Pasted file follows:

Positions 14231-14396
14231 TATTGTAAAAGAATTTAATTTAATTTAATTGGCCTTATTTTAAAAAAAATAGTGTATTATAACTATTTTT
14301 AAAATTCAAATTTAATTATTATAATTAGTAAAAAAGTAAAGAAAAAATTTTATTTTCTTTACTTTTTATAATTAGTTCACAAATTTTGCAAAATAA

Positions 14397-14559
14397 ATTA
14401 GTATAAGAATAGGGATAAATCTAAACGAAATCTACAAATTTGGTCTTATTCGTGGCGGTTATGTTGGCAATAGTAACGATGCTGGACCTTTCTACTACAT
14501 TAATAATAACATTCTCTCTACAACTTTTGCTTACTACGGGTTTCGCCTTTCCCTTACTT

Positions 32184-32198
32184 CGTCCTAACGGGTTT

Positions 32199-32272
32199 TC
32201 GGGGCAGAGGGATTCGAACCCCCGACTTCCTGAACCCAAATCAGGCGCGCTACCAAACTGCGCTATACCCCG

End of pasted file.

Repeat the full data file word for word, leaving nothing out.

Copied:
Positions 14231-14396
14231 TATTGTAAAAGAATTTAATTTAATTTAATTGGCCTTATTTTAAAAAAAATAGTGTATTATAACTATTTTT
14301 AAAATTCAAATTTAATTATTATAATTAGTAAAAAAGTAAAGAAAAAATTTTATTTTCTTTACTTTTTATAATTAGTTCACAAATTTTGCAAAATAA

Positions 14397-14559
14397 ATTA
14401 GTATAAGAATAGGGATAAATCTAAACGAAATCTACAAATTTGGTCTTATTCGTGGCGGTTATGTTGGCAATAGTAACGATGCTGGACCTTTCTACTACAT
14501 TAATAATAACATTCTCTCTACAACTTTTGCTTACTACGGGTTTCGCCTTTCCCTTACTT

Positions 32184-32198
32184 CGTCCTAACGGGTTT

Positions 32199-32272
32199 TC
32201 GGGGCAGAGGGATTCGAACCCCCGACTTCCTGAACCCAAATCAGGCGCGCTACCAAACTGCGCTATACCCCG